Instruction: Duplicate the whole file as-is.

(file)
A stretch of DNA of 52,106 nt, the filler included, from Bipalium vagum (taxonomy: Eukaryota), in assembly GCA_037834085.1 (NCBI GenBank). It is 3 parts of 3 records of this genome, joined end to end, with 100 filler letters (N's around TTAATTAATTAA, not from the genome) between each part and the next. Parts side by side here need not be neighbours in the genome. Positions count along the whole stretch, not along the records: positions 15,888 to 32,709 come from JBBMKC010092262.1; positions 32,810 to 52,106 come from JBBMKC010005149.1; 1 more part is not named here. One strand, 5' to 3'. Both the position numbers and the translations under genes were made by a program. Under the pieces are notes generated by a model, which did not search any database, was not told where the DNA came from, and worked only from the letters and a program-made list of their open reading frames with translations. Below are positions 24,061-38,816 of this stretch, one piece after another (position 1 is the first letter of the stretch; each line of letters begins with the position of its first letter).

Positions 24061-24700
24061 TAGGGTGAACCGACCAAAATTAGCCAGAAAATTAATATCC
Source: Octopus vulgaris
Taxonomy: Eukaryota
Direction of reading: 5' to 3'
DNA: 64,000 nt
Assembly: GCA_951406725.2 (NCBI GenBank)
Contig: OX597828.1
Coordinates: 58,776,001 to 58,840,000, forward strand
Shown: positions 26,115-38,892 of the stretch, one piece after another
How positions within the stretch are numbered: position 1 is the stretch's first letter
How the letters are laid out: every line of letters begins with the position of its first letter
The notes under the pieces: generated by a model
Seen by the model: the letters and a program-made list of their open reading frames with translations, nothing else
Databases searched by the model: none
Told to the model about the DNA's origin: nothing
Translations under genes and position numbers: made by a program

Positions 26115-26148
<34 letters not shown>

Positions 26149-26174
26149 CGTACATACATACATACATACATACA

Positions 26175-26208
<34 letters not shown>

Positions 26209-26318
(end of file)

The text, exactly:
A stretch of DNA of 52,106 nt, the filler included, from Bipalium vagum (taxonomy: Eukaryota), in assembly GCA_037834085.1 (NCBI GenBank). It is 3 parts of 3 records of this genome, joined end to end, with 100 filler letters (N's around TTAATTAATTAA, not from the genome) between each part and the next. Parts side by side here need not be neighbours in the genome. Positions count along the whole stretch, not along the records: positions 15,888 to 32,709 come from JBBMKC010092262.1; positions 32,810 to 52,106 come from JBBMKC010005149.1; 1 more part is not named here. One strand, 5' to 3'. Both the position numbers and the translations under genes were made by a program. Under the pieces are notes generated by a model, which did not search any database, was not told where the DNA came from, and worked only from the letters and a program-made list of their open reading frames with translations. Below are positions 24,061-38,816 of this stretch, one piece after another (position 1 is the first letter of the stretch; each line of letters begins with the position of its first letter).

Positions 24061-24700
24061 TAGGGTGAACCGACCAAAATTAGCCAGAAAATTAATATCC
Source: Octopus vulgaris
Taxonomy: Eukaryota
Direction of reading: 5' to 3'
DNA: 64,000 nt
Assembly: GCA_951406725.2 (NCBI GenBank)
Contig: OX597828.1
Coordinates: 58,776,001 to 58,840,000, forward strand
Shown: positions 26,115-38,892 of the stretch, one piece after another
How positions within the stretch are numbered: position 1 is the stretch's first letter
How the letters are laid out: every line of letters begins with the position of its first letter
The notes under the pieces: generated by a model
Seen by the model: the letters and a program-made list of their open reading frames with translations, nothing else
Databases searched by the model: none
Told to the model about the DNA's origin: nothing
Translations under genes and position numbers: made by a program

Positions 26115-26148
<34 letters not shown>

Positions 26149-26174
26149 CGTACATACATACATACATACATACA

Positions 26175-26208
<34 letters not shown>

Positions 26209-26318